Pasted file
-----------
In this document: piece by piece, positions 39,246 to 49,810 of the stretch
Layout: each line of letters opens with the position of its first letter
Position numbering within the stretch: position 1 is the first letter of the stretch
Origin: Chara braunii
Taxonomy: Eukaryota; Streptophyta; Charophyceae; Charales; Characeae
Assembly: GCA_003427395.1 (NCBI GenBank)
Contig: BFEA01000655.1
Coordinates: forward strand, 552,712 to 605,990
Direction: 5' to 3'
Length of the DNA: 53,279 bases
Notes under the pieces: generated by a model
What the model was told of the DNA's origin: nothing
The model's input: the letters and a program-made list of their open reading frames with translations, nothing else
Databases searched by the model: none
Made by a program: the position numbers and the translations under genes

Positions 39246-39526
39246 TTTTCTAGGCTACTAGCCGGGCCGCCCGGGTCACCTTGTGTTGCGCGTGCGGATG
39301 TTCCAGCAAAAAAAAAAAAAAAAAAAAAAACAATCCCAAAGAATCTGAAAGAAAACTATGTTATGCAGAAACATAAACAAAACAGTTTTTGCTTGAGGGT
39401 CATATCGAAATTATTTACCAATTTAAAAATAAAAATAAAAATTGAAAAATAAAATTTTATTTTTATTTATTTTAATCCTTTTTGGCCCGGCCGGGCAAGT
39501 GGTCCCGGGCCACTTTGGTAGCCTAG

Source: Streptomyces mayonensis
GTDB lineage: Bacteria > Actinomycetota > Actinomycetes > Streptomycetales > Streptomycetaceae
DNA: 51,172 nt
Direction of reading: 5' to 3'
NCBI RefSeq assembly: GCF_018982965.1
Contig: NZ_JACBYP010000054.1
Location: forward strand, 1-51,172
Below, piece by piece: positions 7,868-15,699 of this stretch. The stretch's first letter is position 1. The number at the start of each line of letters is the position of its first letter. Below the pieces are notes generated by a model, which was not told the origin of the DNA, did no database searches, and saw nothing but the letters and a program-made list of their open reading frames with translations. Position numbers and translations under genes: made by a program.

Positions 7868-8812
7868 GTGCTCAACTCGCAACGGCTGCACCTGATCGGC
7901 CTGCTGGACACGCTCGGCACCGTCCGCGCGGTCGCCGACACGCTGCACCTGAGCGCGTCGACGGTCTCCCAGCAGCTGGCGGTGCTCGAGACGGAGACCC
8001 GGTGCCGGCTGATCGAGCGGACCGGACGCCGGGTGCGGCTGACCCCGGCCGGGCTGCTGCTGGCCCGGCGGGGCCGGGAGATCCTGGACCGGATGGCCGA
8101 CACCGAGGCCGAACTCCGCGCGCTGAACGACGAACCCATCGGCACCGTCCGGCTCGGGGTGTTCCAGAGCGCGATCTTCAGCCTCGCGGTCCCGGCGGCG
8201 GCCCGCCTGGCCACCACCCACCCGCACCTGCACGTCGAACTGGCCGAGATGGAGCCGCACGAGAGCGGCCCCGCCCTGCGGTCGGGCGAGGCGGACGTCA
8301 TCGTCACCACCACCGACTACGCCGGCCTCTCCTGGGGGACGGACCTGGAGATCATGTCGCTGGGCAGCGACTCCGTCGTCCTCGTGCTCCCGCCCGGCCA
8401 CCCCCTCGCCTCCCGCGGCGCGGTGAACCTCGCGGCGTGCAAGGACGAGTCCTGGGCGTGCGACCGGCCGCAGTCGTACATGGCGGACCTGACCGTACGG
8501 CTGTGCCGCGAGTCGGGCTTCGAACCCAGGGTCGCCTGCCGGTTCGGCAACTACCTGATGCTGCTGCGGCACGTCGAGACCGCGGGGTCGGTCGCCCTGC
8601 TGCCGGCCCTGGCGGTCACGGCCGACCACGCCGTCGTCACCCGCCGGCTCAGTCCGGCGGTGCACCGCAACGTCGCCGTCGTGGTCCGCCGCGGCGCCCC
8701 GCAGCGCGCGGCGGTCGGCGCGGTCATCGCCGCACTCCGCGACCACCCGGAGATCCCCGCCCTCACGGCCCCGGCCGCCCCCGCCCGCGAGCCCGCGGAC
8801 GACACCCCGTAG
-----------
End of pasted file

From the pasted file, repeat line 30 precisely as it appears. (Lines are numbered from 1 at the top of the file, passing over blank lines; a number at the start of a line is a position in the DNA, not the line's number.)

7868 GTGCTCAACTCGCAACGGCTGCACCTGATCGGC